II. CYTOPATHOLOGY - PATHOLOGICAL CHANGES IN CELL COMPONENTS

A. Neurons

Neurons are more sensitive to injury than other cell types in the CNS. There may be selective vulnerability of groups of neurons to specific types of processes. The following sections illustrate types of neuronal reactions occurring in various disorders.
1. Central chromatolysis (Axonal reaction): When the axon of a neuron is cut or damaged, the axon and its myelin sheath undergo degeneration distal to the lesion (Wallerian degeneration). The sequence of events that takes place in the cell body is known as central chromatolysis or axonal reaction.

a) The cell body swells.

b) The Nissl bodies disperse and move peripherally.

c) The nucleus is displaced peripherally in the cell.

These changes begin within 24-48 hours and reach a peak at about 2 weeks. This sequence of events is an attempt by the neuron to increase protein synthesis and restore the integrity of its axon after injury; in the PNS, axonal regeneration occurs in most cases. Central chromatolysis is most dramatically seen in anterior horn cells after damage to a peripheral nerve.

2. Wallerian Degeneration: degeneration of axons and myelin sheaths distal to a lesion.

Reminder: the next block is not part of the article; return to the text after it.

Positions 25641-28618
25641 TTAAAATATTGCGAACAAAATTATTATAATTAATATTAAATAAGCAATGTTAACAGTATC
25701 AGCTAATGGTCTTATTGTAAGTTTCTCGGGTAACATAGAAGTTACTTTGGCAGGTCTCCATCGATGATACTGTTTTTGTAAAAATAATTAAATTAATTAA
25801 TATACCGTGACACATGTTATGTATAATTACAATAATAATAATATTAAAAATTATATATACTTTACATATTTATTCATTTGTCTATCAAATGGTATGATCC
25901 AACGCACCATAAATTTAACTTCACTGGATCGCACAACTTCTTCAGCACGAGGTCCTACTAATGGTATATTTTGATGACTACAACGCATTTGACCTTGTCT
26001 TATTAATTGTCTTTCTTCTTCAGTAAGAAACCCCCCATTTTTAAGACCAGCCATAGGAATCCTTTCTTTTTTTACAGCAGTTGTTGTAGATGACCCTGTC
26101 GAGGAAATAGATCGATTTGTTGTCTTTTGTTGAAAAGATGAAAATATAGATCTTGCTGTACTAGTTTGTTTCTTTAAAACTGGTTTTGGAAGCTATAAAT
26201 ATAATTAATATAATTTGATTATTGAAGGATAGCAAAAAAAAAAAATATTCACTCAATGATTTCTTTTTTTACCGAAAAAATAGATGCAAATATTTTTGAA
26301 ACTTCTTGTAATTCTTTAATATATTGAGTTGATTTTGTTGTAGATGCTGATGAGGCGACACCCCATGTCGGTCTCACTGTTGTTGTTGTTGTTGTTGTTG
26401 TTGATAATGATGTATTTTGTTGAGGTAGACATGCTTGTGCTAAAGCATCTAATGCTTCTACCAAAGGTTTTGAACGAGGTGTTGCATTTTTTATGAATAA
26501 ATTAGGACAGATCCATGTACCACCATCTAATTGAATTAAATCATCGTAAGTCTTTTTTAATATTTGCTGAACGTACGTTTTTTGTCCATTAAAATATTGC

3. Ischemic cell change: Neurons are quickly injured by ischemia (regional absence of blood supply). After 6-12 hours morphological changes include acute shrinkage, angularity, and homogeneous eosinophilia of the cytoplasm. The nucleus becomes shriveled, pyknotic and hyperchromatic. These changes are part of the process of cell death. Affected cells are called ischemic neurons or red neurons or eosinophilic neurons.

4. Chronic cell change (simple atrophy): Chronic cell change is generally seen in degenerative conditions of unknown etiology. In chronic cell change the cell body shrinks and becomes more angular; the nucleus becomes pyknotic and hyperchromatic, but the cytoplasm is not eosinophilic as in the ischemic neuron.

5. Inclusions: Intracellular inclusions are mainly found in two types of conditions: viral infections and degenerative diseases.

a) In many cases of viral encephalitis, characteristic inclusion bodies occur in the cytoplasm or nucleus of infected cells. The inclusion bodies are not pathognomonic except in rabies, where Negri bodies occur.

b) In some degenerative diseases, specific types of intraneuronal inclusions characteristically occur. For example, in Parkinson's disease, large spherical intracytoplasmic inclusions called Lewy bodies are found. In Alzheimer's disease, cytoplasmic accumulation of abnormal neurofilaments, called neurofibrillary tangles occurs.

6. Storage in neurons: Neurons may be the site of storage of uncatabolized substances, such as lipids, in a number of inborn errors of metabolism resulting from deficiencies of lysosomal enzymes.
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